Ace of Base: 2020 Jeep Gladiator

Matthew Guy
by Matthew Guy
ace of base 2020 jeep gladiator

You knew this one was coming.

The unveiling of Jeep’s first truck in nigh thirty years was a widely anticipated event at the L.A. Auto Show, with our man on the ground reporting at the time that neither man nor beast could get handy to the media area. Gaining admission during the reveal was only slightly less difficult than beating Reid Bigland at arm wrestling.

While we’re still sans pricing, we do know the level of kit bestowed on each trim of Gladiator, including – wait for it! – the base model.

Even the cheapest (a relative term) Gladiator will apparently be able to tow a best-in-class 7,650 lbs, a number that outstrips all but a pair of the fifteen configurations of the V6 Ram 1500 with which it shares showroom space – and even those two machines (3.55 equipped 4×2 Quads) only beat it by a scant 80 pounds. Makes sense that it’s equipped with a hitch and seven-pin wiring connectors as standard equipment, then. This is one stout Jeep.

Base Gladiators are, like their Wrangler brothers, called the Sport. Heavy-duty Dana 44 axles are found underneath the thing. Command-Trac part-time four-wheel drive is shared with all other versions of the Gladiator, save the mighty Rubicon, and there are skid plates over the fuel tank.

Upgrading your not-a-Scrambler will not net you any extra power, as all trims get the same 285 horsepower Pentastar V6 and six-speed manual as standard equipment. It goes without saying one should stick with the stick; slushbox shifting costs a heady $2,000 on the base Wrangler Unlimited, so expect it to cost the same or more on the Gladiator.

At this price point, Gladiator owners are quite literally sitting in the cheap seats, as the chairs are devoid of any power adjustments and bear tough cloth upholstery. Ideal for a Jeep, then. The base infotainment unit blows compared to the 8.4-inch Uconnect, but at least it has Bluetooth. It’ll not escape your notice that the window controls are of the manual variety; power units don’t appear until the Sport S. I’ll posit here that this is a good thing, as power windows are simply one more connection to fiddle with and eventually wear out after repeated removal/installation cycles of the side doors.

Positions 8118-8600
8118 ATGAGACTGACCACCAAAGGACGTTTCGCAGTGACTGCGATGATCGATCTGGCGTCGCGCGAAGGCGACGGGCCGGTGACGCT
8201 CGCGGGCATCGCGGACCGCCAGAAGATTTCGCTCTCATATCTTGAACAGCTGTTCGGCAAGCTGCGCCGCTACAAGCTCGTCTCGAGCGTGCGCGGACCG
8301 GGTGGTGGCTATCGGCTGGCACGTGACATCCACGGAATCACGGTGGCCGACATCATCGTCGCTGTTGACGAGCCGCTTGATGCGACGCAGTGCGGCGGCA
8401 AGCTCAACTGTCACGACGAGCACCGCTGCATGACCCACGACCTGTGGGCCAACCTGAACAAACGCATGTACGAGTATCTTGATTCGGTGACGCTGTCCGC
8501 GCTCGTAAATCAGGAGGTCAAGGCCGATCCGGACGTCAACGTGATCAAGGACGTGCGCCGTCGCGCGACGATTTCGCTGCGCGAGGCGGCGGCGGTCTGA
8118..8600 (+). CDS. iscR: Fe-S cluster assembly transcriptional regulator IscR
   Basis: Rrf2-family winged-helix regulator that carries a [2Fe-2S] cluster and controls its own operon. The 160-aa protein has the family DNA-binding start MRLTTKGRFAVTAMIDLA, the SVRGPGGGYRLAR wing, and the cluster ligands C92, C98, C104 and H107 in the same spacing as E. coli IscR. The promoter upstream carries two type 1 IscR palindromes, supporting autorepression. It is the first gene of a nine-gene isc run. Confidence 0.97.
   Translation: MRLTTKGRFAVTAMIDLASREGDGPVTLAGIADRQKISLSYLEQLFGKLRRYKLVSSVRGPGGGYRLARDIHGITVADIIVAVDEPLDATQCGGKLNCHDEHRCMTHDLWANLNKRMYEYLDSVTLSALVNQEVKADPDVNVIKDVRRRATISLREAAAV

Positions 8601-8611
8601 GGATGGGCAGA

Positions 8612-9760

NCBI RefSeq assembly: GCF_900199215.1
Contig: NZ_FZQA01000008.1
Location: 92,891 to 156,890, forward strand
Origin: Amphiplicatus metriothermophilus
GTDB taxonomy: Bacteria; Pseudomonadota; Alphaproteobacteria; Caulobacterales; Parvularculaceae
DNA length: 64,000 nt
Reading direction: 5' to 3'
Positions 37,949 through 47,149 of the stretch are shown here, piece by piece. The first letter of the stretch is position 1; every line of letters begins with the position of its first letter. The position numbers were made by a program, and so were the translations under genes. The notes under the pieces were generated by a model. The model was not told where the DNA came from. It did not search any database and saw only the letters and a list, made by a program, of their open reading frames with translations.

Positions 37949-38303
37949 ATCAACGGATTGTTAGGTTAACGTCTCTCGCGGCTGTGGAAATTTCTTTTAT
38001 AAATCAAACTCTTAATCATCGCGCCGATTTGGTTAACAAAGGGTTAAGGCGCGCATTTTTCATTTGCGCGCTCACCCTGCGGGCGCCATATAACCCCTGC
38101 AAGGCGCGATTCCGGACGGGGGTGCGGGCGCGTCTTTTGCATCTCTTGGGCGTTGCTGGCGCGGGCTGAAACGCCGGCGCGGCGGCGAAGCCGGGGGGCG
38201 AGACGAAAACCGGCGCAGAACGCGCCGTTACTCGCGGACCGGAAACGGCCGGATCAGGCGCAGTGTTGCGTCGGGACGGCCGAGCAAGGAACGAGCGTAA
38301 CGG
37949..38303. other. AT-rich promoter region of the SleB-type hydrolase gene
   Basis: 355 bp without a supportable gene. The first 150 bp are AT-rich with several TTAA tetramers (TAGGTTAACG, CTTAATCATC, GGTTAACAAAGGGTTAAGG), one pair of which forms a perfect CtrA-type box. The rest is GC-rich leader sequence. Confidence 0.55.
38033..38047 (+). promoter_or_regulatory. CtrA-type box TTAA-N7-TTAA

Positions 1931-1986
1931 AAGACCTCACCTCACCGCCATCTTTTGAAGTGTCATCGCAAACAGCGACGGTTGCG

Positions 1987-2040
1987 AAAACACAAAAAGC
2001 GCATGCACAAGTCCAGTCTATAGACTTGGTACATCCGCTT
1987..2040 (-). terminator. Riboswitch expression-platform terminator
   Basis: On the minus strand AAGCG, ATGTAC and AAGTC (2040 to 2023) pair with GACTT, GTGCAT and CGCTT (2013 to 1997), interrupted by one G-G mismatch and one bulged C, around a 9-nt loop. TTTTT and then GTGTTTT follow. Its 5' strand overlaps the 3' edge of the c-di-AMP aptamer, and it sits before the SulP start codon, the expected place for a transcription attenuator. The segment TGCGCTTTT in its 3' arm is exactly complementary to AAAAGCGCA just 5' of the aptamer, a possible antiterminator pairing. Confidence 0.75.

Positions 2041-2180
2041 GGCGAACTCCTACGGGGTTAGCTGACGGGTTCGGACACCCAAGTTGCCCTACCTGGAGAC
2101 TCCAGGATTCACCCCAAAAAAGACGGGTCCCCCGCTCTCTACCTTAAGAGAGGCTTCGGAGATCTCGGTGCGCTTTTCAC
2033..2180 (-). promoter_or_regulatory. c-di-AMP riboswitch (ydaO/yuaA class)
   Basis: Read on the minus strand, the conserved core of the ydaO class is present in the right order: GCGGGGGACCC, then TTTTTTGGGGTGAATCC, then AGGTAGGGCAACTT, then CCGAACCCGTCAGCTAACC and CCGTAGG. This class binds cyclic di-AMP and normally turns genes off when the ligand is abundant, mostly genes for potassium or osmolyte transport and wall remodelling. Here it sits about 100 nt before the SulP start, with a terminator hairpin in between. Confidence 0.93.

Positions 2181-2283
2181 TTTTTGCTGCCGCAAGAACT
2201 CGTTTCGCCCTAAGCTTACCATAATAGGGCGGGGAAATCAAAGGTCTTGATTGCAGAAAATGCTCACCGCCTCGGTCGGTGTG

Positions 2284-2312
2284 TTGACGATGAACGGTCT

It’s a Jeep, so of course drivers can remove those doors and roof, preferably not while they are driving. The windshield flips and folds in a much easier fashion than the JK Wrangler, too. Lockable rear seat storage keeps valuables outta sight when you hit up the beach but leave the Gladiator’s doors at home. All ten colours are available on the Sport as well. Hydro Blue is shown here on stock 17-inch steelies. I enjoy the fact that the base model retains fog lights.

Base models of the four-door Wrangler Unlimited start at $31,545 and it would not be unreasonable to expect at least a 10 percent premium for the Gladiator. That would put Jeep’s pickup right around $34,700. A heap o’ beans to be sure. Check this post to call me out after FCA announces pricing in the new year.

Ace of Base, then? Well, we won’t know for sure until they issue a Monroney but assuming there’s a ten grand spread between entry level and top-of-the-line (like the Wrangler), I’d argue one can build up a base Jeep beyond Rubicon capability – save for the Rock-Trac low range system – for less than the price differential.

[Images: Fiat Chrysler Automobiles]

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  • FWD Donuts FWD Donuts on Dec 19, 2018